Natural teleology and Kant’s duties to oneself as an animal being

Dissertation, University of Illinois, Urbana-Champaign (2020)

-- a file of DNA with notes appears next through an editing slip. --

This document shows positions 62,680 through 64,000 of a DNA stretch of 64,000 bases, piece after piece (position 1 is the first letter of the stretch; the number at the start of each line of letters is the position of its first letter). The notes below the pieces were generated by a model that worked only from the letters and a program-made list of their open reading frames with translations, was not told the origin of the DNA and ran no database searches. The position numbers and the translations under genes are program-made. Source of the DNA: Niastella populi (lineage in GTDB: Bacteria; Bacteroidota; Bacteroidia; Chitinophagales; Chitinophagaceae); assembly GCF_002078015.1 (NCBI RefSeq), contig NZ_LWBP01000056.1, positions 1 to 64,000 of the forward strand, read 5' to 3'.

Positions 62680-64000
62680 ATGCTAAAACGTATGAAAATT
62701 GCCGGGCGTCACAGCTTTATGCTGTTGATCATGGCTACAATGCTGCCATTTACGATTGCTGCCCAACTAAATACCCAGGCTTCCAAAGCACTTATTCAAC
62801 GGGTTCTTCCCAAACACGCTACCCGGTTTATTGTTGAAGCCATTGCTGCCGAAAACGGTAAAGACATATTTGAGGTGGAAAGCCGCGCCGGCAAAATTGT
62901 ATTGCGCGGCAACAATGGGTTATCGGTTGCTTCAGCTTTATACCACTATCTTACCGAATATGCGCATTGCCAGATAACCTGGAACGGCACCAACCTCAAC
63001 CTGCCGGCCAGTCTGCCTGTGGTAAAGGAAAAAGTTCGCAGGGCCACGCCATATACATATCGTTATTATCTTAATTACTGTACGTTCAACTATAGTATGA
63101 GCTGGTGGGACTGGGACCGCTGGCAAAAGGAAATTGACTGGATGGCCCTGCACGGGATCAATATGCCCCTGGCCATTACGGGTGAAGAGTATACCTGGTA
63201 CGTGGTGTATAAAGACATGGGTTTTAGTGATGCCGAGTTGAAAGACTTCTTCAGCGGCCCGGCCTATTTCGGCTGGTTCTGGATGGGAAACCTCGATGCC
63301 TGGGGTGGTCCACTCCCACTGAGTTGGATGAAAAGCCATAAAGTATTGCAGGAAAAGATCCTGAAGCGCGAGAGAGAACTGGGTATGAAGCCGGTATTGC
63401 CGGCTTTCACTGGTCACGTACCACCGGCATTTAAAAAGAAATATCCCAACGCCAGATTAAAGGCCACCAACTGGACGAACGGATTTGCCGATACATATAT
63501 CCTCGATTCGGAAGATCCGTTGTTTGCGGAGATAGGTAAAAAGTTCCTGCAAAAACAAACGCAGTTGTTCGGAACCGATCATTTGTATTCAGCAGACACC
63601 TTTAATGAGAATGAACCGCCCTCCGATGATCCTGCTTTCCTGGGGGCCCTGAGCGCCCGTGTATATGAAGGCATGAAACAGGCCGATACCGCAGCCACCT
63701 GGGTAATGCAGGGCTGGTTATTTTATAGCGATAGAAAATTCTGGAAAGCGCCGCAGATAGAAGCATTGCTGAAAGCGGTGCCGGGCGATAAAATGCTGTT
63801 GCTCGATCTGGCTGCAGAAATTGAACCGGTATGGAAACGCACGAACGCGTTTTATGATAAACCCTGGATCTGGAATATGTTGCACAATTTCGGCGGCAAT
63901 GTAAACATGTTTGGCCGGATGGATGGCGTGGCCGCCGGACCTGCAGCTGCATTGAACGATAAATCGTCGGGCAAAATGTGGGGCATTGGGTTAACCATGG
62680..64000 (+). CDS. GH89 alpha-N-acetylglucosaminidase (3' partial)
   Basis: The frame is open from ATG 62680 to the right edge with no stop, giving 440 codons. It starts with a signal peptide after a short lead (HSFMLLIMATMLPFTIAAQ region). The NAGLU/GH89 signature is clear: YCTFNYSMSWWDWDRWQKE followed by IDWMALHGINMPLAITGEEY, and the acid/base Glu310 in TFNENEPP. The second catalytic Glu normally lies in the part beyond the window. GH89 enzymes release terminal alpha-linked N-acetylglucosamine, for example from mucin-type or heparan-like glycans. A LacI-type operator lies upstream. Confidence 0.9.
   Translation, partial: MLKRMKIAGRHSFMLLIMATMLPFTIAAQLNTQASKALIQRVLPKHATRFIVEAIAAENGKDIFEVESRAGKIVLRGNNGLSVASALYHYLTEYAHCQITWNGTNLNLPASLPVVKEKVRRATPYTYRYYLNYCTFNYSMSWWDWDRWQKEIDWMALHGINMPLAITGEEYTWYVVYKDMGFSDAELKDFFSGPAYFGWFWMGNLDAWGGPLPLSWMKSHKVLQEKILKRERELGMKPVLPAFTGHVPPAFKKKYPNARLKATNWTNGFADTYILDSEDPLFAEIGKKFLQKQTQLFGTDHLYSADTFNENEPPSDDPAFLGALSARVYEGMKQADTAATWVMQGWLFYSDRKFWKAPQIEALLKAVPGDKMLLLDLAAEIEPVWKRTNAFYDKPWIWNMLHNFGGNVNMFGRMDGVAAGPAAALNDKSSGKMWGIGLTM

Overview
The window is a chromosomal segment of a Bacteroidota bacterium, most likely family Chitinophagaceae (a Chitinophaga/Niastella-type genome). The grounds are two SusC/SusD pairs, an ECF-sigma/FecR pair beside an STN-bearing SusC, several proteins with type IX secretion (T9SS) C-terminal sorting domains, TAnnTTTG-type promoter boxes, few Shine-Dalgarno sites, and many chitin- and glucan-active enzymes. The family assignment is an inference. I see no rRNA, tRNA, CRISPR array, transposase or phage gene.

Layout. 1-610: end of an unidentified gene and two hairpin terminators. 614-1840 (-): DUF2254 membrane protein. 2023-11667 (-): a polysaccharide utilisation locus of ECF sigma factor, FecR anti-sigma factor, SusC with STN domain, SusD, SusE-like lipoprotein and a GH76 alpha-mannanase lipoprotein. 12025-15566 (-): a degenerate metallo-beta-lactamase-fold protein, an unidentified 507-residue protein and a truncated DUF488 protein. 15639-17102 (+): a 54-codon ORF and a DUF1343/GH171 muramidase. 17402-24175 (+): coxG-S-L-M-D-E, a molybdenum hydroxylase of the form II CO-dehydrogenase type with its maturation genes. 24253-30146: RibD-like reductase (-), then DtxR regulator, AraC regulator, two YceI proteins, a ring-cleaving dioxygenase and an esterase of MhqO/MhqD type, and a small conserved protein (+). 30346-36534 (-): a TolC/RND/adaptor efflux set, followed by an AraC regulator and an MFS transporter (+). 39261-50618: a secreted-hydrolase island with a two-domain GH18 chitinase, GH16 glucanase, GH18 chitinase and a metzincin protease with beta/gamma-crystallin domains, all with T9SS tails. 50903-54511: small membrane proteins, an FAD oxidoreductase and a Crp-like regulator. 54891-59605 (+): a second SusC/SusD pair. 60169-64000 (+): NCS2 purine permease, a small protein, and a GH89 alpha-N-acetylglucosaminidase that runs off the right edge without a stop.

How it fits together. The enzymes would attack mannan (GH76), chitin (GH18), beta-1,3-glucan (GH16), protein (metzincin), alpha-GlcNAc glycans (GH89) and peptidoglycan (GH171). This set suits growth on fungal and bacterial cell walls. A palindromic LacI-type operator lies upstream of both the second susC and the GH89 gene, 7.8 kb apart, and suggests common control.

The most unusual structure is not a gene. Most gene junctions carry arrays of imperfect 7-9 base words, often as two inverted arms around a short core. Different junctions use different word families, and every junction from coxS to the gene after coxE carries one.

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In the "Metaphysics of Morals," Kant appears to claim that there is a category of duties to oneself, known as the duties to oneself as animal beings, that is based in the natural teleology of the natural appetites. Commentators, rightly puzzled by these claims, have said that any appeal to natural teleology would be inconsistent with Kant’s account of the ground of the moral law, and also with Kant’s understanding of human beings as autonomous. As such, the duties to oneself as an animal being are typically given some sort of non-teleological explanation. I claim that such an explanation leads to conceptual and interpretive difficulties. In this dissertation I defend a teleological account of the duties to oneself as an animal being. I begin by explaining the duties to oneself as an animal being in the context of Kant’s moral psychology and his account of human nature. The duties to oneself as an animal being are properly understood as limiting one’s actions only in cases where one acts to satisfy a natural appetite. Kant’s understanding of natural appetite satisfaction, moreover, is teleological from the outset. The feeling of pleasure and displeasure, according to Kant, just is an awareness of some condition as agreeing or disagreeing with one’s life. Because natural appetite satisfaction is teleological from the beginning, Kant’s appeal to natural teleology in the account of the duties to oneself as an animal being does not involve the introduction of some external or heteronomous commitment.



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